Frankfurt motor show: New VW Tiguan offered in two flavours

New 4x4 will come in short and long wheelbase models depending on market


The new Tiguan is the first salvo in Volkswagen’s all-important assault on the global mid-size SUV market. Although the outgoing model has been successful, selling 2.64-million cars since it was launched, the new one comes at a critical time for VW. The all-important Chinese market is shifting more and more towards SUV sales, while in the US, VW and its dealers have blamed its consistent under-performance (it’s out-sold stateside by comparative minnow Subaru) on an insufficient number of SUVs and crossovers in its range.

So the Tiguan is hugely important. It rides, entirely unsurprisingly, on the MQB chassis and components set which underpins almost every compact VW Group model. VW has developed four distinct sub-models for the Tiguan though – a basic ‘vanilla’ model, a more rugged off-road-style version, a very sporty and aggressive looking R-Line version and, still billed as a show car but definitely destined for production, a plugin hybrid GTE model, which boasts 42g/km Co2 emissions and 1,000km touring range on a full charge and a full tank of fuel.

VW claims that the new Tiguan is around 50kg lighter than before, model for model, but it has a much bigger boot – now breaking through the 500-litre barrier if you have the adjustable rear seat bench slid fully forward on its runners. The whole car is a full 60mm longer than before, with a 76mm increase in the wheelbase, which effectively bumps it up a class – whereas before it was a rival to the likes of the Nissan Qashqai, now it’s closer to models like the Ford Kuga and Honda CR-V. A long-wheelbase version will also be introduced, primarily for the Chinese market but it may make it to the US and Europe as well, depending on demand. VW is remaining coy on the possibility of a seven-seat version for now though.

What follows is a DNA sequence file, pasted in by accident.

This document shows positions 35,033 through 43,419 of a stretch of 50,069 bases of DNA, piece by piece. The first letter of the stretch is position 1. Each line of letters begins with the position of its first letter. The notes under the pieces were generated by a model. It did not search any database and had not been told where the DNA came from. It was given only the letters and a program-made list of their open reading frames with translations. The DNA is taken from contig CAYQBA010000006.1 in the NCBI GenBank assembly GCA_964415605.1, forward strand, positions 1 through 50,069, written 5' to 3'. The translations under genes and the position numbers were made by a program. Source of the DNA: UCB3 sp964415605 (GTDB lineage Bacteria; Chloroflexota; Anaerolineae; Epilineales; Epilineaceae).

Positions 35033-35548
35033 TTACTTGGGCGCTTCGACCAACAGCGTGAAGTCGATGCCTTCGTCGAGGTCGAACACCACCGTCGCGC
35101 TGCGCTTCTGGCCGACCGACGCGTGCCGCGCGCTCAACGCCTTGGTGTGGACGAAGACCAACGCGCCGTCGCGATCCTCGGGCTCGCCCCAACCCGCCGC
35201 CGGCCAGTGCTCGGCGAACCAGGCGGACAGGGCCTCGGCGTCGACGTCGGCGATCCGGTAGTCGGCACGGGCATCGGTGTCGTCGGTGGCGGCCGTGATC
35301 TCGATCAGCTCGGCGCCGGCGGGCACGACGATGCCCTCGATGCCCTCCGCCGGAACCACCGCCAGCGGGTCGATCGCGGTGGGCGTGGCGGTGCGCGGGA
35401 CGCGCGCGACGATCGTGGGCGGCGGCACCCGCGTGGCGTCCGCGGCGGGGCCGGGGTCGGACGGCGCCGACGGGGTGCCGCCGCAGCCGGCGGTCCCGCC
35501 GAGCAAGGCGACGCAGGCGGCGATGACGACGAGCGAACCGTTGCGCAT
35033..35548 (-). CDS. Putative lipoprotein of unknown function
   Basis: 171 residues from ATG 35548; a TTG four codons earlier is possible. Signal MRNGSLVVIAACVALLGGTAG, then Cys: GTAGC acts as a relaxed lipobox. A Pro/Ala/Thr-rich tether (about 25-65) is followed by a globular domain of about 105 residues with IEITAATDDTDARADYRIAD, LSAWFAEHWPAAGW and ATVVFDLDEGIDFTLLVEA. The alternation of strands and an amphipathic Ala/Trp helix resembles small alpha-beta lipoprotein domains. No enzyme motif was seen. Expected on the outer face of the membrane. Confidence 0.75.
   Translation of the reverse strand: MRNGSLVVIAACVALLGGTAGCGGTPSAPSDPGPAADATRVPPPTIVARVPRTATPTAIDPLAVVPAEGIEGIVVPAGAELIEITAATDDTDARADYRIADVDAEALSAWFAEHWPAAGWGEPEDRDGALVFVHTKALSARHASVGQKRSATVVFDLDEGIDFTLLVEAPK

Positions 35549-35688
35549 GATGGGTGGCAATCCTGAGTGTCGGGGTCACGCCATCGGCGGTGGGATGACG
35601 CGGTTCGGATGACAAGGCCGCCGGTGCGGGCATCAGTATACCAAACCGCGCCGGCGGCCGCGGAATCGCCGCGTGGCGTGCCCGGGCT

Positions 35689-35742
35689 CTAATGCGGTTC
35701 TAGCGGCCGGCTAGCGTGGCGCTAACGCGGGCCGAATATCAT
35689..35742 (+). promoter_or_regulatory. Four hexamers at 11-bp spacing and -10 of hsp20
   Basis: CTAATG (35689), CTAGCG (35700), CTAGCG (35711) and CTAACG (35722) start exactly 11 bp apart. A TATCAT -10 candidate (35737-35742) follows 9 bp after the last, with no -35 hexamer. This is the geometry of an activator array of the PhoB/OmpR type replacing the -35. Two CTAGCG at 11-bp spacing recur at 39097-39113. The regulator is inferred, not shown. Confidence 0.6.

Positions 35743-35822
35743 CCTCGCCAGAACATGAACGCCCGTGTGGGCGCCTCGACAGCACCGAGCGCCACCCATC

The styling doesn’t deviate much from the old Tiguan template – it’s still simple and relatively unadorned, but the front end takes much from the current Passat and looks a good deal more imposing, especially in R-Line trim with its extra bodykit and contrast black wheelarch lips.

Inside, VW is lifting Audi’s digital instrument technology to create a new 12.3-inch TFT instrument pack, which is said to be fully configurable by the driver and there’s a new heads-up display too as an option.

Volkswagen claims that even the base Trendline model has a number of advanced standard features. These include Front Assist that features City Emergency Braking and Pedestrian Monitoring as well as the active hood and the Lane Assist lane departure warning system. In addition, the safety equipment is completed by a network of seven airbags, including a knee airbag on the driver’s side, and the Automatic Post-Collision Braking System; it helps to avoid secondary collisions. Comfortline mid-level trims have the Driver Alert System as standard.

The top Highline trim is also equipped with adaptive cruise control (ACC), which utilizes radar to accelerate or brake the Tiguan and thus always maintain the correct distance to traffic ahead. If the Tiguan is equipped with DSG in addition to ACC, it automatically handles stop-and-go traffic as well (traffic jam assist). Other Tiguan driver assistance systems include the optional Side Assist (lane-changing assistant), Pre-Crash proactive occupant protection (detects elevated collision potential, tensions the front seatbelts to preventively restrain the driver and front passenger and closes open windows and the sunroof to just a small gap), Emergency Assist (recognises if the driver is no longer responsive and brakes the car to a stop) and Area View (360 degree all-round view using four cameras that is especially useful off-road).

There’s also a choice of either 5-inch or 8-inch central touchscreen displays, which come with MirrorLink, Apple CarPlay and Android Auto for connecting to your mobile phone. Volkswagen is also launching its new Security & Service call-centre system on the Tiguan, which will be a rival to GM’s OnStar and provides both online and voice connectivity to adjust the car’s settings and call ahead to local points of interest.

The engine range is predictable – 1.6 and 2.0-litre diesels ranging from 120hp to a twin-turbo with 240hp. Four wheel drive is available on all models, and there are also 1.4 and 2.0-litre TSI turbo petrol engines with power outputs ranging from 125hp to 220hp, depending on the market. VW also claims that the car is more capable in off-road situations now, with an extra 10mm of ride height and better approach and departure angles for the off-roading version.